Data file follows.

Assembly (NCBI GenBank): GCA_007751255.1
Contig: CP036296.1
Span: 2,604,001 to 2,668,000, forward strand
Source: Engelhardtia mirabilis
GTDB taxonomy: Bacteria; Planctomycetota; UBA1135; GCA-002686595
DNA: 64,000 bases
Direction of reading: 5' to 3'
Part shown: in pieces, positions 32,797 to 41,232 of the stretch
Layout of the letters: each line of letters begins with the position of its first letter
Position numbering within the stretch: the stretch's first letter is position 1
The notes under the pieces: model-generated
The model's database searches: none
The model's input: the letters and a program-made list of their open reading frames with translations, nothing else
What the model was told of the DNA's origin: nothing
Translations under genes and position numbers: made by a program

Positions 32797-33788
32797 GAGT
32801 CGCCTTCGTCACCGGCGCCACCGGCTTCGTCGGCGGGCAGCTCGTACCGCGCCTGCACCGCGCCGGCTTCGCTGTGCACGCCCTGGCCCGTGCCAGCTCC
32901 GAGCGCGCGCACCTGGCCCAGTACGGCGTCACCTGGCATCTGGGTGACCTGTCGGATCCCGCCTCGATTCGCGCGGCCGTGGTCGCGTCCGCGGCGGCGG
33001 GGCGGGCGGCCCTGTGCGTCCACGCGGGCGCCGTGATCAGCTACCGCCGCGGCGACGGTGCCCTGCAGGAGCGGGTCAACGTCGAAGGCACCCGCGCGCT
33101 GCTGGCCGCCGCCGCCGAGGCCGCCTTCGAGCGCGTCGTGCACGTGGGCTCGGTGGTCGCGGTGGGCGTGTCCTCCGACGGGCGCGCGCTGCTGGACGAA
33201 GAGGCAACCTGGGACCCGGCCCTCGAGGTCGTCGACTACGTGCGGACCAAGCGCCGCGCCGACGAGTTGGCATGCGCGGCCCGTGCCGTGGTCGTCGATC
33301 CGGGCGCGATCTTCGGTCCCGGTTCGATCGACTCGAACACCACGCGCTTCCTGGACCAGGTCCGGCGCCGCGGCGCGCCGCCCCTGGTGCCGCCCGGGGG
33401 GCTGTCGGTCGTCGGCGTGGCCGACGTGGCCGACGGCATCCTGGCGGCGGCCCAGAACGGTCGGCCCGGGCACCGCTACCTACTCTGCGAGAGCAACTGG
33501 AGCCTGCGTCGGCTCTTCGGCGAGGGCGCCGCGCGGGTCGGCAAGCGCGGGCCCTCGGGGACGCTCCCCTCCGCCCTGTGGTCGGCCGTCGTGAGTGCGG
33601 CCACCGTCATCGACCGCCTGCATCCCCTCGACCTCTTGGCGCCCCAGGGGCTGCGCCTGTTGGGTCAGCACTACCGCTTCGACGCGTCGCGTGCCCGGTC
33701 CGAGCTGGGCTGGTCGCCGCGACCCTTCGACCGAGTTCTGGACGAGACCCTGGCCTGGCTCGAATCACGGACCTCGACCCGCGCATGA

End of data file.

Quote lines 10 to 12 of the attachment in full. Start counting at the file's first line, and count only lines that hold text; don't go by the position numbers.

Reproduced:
Position numbering within the stretch: the stretch's first letter is position 1
The notes under the pieces: model-generated
The model's database searches: none